When we talk about gender as a whole then it becomes inevitable to talk about LGBT communities. In this campus many students consider that referring someone by gay or lesbian tag is something immoral. If two girls are very close friends, then they will be declared as lesbian by some group of boys and some girls will also be offended. While interviewing, I asked students what will be their reaction be if their children will identify as LGBT? Many of them at first instance got confused about the type of question! Almost first reaction of all of them was that they will not let it happen. But on forcing those on what if it were to happen then many of them said aggressively that it won’t happen and they refused to answer further. Small group of them were saying that they won’t be able to accept this fact. Why these biases? If there are students with gender biasness in their minds, there are also students who are liberal in this context. But why this bifurcation among students? For these biases one can find many reasons but we can find the root of this in their socialisation. Students whose thinking is more oriented towards gender equality have certain reasons behind that. They have socialised in a family where there is more gender equality. In many cases both the parents are source of the income. One need not confuse gender equality with financial condition of the family. I have seen some students belonging to marginalised sections of society having more respect for females than students from well-off families. Contrary to this; students who were having discriminatory view for females had more male domination in their home. Hence, from childhood their mind has been nurtured through the ideology of male domination. Their socialisation is important reason for this. Other reason can be religion and tradition but education intends to empower the students to question the pre-existing social norms, culture and prejudices but in this education system, I have hardly seen this happening at least not for gender equality.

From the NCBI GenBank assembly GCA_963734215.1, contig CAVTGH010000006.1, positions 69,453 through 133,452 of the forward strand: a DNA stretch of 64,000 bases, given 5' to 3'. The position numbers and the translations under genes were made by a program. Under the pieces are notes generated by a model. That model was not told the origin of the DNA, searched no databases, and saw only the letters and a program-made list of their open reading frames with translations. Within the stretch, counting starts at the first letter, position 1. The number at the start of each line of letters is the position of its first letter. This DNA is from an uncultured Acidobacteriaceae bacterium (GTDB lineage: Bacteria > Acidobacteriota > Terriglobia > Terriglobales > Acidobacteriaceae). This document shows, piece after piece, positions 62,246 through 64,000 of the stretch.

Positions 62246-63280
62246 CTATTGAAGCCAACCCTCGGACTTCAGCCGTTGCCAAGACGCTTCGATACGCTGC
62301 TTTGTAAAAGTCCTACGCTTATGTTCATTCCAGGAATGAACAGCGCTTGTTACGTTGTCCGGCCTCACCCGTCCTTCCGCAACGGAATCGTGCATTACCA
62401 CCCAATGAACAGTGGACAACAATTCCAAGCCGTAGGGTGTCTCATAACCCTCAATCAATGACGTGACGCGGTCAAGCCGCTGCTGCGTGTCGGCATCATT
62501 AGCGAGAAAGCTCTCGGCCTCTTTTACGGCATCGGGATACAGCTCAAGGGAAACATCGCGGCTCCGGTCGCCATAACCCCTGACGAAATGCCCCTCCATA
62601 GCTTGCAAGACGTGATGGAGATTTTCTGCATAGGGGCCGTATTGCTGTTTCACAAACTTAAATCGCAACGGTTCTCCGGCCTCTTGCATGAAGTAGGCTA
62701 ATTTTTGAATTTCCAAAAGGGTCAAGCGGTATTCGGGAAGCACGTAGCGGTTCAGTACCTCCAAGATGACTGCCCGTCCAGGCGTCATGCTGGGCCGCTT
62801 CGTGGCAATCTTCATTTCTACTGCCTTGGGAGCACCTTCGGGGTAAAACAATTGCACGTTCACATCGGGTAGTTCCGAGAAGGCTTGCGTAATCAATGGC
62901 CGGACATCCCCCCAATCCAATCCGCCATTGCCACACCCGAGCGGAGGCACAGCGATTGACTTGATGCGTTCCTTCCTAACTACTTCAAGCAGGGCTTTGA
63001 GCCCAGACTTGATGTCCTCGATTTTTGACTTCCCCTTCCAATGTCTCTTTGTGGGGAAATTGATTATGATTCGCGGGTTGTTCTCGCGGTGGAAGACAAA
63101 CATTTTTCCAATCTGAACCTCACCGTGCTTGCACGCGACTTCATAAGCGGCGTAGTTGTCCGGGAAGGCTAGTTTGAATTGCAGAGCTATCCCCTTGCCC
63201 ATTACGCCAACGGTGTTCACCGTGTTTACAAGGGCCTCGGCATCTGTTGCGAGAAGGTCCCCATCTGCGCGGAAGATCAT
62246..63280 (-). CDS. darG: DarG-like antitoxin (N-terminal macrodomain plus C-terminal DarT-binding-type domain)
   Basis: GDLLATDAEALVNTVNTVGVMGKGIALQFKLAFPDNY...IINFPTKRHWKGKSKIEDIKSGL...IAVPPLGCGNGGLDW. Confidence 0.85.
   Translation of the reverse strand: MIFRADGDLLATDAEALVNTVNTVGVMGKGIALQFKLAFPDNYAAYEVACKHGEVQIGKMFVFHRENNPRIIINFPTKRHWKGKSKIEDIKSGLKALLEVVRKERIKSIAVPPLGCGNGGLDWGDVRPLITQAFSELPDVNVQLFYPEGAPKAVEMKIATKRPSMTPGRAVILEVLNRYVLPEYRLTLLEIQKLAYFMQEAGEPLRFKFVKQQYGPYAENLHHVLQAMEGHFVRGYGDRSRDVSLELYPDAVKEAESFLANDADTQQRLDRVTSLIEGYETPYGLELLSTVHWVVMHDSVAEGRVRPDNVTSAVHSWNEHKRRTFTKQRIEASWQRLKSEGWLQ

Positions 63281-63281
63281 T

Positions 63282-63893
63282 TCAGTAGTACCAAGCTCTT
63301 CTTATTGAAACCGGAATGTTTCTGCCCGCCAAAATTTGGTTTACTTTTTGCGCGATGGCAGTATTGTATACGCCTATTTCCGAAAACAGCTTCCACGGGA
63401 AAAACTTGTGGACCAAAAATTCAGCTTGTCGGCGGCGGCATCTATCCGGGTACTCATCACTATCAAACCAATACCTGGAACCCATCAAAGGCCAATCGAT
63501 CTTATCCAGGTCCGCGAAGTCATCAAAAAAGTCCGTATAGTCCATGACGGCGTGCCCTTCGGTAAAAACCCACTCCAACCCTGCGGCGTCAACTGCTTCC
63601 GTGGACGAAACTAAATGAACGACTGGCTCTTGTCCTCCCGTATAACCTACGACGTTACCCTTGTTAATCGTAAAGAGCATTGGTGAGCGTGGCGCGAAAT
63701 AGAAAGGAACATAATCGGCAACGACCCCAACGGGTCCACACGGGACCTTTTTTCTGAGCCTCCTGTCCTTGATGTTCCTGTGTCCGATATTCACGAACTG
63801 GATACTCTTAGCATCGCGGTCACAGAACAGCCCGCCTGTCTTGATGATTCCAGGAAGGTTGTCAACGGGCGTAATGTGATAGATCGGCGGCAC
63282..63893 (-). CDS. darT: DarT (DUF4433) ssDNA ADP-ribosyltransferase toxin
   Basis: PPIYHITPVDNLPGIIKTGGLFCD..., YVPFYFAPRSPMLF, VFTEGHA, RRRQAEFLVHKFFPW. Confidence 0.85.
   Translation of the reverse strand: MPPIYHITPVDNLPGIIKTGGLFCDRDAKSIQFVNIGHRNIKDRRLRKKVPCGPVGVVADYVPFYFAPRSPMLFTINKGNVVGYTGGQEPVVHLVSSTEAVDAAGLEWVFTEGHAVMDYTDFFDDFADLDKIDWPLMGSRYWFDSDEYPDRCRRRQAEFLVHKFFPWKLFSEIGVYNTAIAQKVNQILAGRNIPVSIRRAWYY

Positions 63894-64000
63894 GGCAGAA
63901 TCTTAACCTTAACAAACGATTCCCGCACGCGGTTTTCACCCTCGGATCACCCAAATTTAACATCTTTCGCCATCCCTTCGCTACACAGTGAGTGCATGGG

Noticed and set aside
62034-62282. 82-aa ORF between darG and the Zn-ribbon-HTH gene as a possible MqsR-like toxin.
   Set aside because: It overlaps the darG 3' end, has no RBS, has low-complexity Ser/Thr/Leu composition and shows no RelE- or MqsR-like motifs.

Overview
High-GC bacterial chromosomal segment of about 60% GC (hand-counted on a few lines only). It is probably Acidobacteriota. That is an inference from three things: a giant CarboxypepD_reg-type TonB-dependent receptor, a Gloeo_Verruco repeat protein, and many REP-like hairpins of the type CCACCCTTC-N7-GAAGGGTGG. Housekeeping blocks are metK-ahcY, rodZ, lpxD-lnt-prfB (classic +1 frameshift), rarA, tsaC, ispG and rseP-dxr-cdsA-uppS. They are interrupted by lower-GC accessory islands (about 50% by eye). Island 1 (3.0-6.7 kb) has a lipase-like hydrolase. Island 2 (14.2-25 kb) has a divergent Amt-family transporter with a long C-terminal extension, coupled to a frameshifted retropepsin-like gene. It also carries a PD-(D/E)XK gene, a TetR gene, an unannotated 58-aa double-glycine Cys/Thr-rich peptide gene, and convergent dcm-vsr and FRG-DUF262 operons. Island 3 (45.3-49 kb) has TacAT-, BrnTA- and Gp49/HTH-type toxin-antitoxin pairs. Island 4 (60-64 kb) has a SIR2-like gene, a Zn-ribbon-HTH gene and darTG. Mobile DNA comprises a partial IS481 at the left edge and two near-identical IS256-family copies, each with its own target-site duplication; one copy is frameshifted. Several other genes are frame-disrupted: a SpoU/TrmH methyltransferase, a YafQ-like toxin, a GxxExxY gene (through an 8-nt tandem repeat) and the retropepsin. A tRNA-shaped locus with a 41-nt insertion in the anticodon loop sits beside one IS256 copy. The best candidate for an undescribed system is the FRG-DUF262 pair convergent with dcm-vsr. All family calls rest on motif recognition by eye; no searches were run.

Conclusion:

The problem with educated people is that they have not educated enough to question their education

Without an educated and empowered populace, the dream of gender equality and more non-violent world will forever remain ambiguous. But we need to have a skill based education to bring this equality. According to the report of the organisation for economic cooperation and development; current educational attainments remains far away from the adequate for the enhancement of personal well-being and social progress. The objective of empowerment of women and gender equality are influenced by qualification and skills that men and women possess. Gender quality is not option it is collective responsibility of one and all for the betterment of country.